Here are some position-by-position grades:
It was a tale of two halves for starting quarterback Justin Worley. The junior was way off target in the first, finishing just 3-of-9. He showed vast improvement in the second half, though, completing eight of his final 10 throws. In total he had 142 yard, one touchdown and one interception. Though he didn’t inspire a ton of confidence in his accuracy, he gets some bonus points for continuing to manage the offense well, for helping call good protections and, for the most part, taking care of the football.
Running backs: B+
It was another productive day for the duo of Marlin Lane and Rajion Neal. This week Lane led the way in terms of yardage (97), but it was Neal who benefitted near the goal line with three scores. It was the first three-touchdown game for a UT running back since Montario Hardesty took three in against Kentucky in 2009. Deanthonie Summerhill added 40 yards in relief of the starters. The walk-on might be positioning himself to compete for the third spot behind Neal and Lane.
Wide receivers/tight ends: B-
It was a mixed bag for this group. The bad was a dropped pass by Jason Croom that could’ve led to a huge gain, possibly a touchdown. But there were some bright spots as well such as an acrobatic 20-yard reception by Marquez North, a 37-yard catch by Johnathon Johnson and three catches for 36 yards for freshman Josh Smith. Tight end Brendan Downs seems to have a knack for getting open near the goal line – he caught his second short touchdown in as many weeks.
Offensive line: A-
Like much of the offense, it had a hard time finding a rhythm in the first half, but, in total, it was a good day with the Vols giving up just one sack and gaining 240 yards on the ground. This veteran group has shown it can create running room on a pretty consistent basis. Now the challenge will come with bigger and faster defensive fronts looming on the schedule.
Defensive line: B
The D-line gets some credit for the flurry of turnovers, even though it didn’t directly cause any of them. There was some pressure. In total, the Vols were credited with four QB hurries and two sacks – 1.5 for defensive end Jordan Williams and .5 for Trevarris Saulsberry. The coaches will be looking for more pressure and a more consistent effort against the run going forward. The Hilltoppers piled up five yards per carry on their way to 171 yards on the ground – including some long runs by running backs Antonio Andrews and Leon Allen.
The ‘backers joined in the turnover party. Brent Brewer had an interception and a forced fumble. Dontavis Sapp forced and recovered a fumble. Sapp also had two TFLs, while A.J. Johnson added eight stops, including one TFL. They share some of the blame in the shortcoming in run defense and some of the busts in pass coverage. However, the good outweighed the bad in this one and when a defense makes enough big plays, it overrides a lot of other mistakes.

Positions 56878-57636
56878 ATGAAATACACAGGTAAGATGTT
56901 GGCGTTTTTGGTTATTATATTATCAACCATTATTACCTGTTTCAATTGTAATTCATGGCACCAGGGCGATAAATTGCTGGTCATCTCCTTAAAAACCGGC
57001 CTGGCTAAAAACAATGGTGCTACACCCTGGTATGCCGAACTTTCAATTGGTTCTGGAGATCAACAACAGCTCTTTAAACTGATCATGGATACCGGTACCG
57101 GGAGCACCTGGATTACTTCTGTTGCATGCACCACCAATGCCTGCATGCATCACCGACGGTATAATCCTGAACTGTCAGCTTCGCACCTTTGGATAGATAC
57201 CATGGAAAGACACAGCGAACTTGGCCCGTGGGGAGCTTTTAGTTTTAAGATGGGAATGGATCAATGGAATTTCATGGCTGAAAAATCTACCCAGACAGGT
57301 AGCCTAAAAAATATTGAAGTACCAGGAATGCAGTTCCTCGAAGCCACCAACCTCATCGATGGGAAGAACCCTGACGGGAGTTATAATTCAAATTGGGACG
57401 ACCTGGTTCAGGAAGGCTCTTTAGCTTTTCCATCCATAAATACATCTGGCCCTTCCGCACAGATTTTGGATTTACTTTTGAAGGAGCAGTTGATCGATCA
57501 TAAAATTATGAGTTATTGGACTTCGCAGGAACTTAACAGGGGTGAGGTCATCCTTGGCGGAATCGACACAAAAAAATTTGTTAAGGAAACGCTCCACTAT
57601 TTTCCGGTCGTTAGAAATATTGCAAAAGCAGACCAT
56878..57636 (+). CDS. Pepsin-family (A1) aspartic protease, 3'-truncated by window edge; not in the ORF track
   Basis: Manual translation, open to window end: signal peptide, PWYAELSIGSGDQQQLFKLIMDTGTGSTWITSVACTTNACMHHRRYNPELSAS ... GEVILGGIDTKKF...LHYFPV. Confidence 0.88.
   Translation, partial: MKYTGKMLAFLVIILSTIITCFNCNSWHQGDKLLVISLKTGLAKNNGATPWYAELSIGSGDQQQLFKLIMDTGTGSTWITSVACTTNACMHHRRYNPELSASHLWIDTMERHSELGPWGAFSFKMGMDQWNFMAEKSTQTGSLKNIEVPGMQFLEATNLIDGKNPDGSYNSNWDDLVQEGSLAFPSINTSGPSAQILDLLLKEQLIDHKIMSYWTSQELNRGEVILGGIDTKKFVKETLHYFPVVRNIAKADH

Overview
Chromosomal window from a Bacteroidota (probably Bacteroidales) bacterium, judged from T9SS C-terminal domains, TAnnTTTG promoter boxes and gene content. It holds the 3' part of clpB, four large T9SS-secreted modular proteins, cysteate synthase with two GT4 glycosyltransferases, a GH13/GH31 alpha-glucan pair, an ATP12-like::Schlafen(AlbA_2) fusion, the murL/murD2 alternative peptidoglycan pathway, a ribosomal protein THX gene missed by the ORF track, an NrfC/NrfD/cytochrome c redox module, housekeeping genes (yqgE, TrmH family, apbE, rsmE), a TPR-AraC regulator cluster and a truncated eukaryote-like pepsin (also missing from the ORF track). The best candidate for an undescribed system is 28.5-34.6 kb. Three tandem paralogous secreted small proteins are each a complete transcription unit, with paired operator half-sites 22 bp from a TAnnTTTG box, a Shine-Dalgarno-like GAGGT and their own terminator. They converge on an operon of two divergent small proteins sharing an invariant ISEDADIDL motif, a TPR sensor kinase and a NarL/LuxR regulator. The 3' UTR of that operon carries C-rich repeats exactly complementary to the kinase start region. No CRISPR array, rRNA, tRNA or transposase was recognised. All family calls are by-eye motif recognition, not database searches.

Make no mistake, there were some errors from this group, but when a team picks off five passes (four of them from the secondary) and creates two touchdowns, this unit deserves to be in the “A” range. Safety Brian Randolph had two of the interceptions, while cornerbacks Justin Coleman and Cameron Sutton each had a pick-six. Coleman’s was more of a gift, while Sutton made a great read on his, but they both count the same on the scoreboard. Safety LaDarrell McNeil had a strong night as well, leading the team with 10 tackles and adding a tackle for loss and a pass deflection. Backup Max Arnold also scooped up a fumble and returned it for 23 yards.
Special teams: B-
It was a really good effort from the special teams with one glaring exception – giving up a blocked punt on what coach Butch Jones said was a two-man rush from WKU. At the time, it changed the momentum. The Vols should’ve gone into the half with a 21-point lead, but that play allowed the Hilltoppers to cut it to a much more manageable two-touchdown deficit. The return game was fine despite the absence of Devrin Young. Jacob Carter (punt returner) and Vincent Dallas (kick returner) both did a good job fielding kicks and got what they could without making any mistakes. Michael Palardy is off to a good start this season. He had a punt downed at the 1 and remained perfect on the year on field goals and extra points. He also had three of his nine kickoffs downed for a touchback.
It wasn’t perfect, but Tennessee found a way to win by more than most expected heading into Saturday against a team with some NFL talent and an accomplished head coach. Not all of the turnovers were a result of good preparation, but the Vols were in the right spot at the right time seven times. Coaches have to get some credit for that. Limited mistakes – just one turnover and two penalties on Saturday – also speaks well of the discipline this team has. The tests will just get harder and harder from here, though. The Vols must keep improving and, frankly, might need something as crazy as seven turnovers to have a shot at Oregon next week.
Daniel Lewis covers Tennessee athletics for Nooga.com. Follow him on Twitter@DanielNooga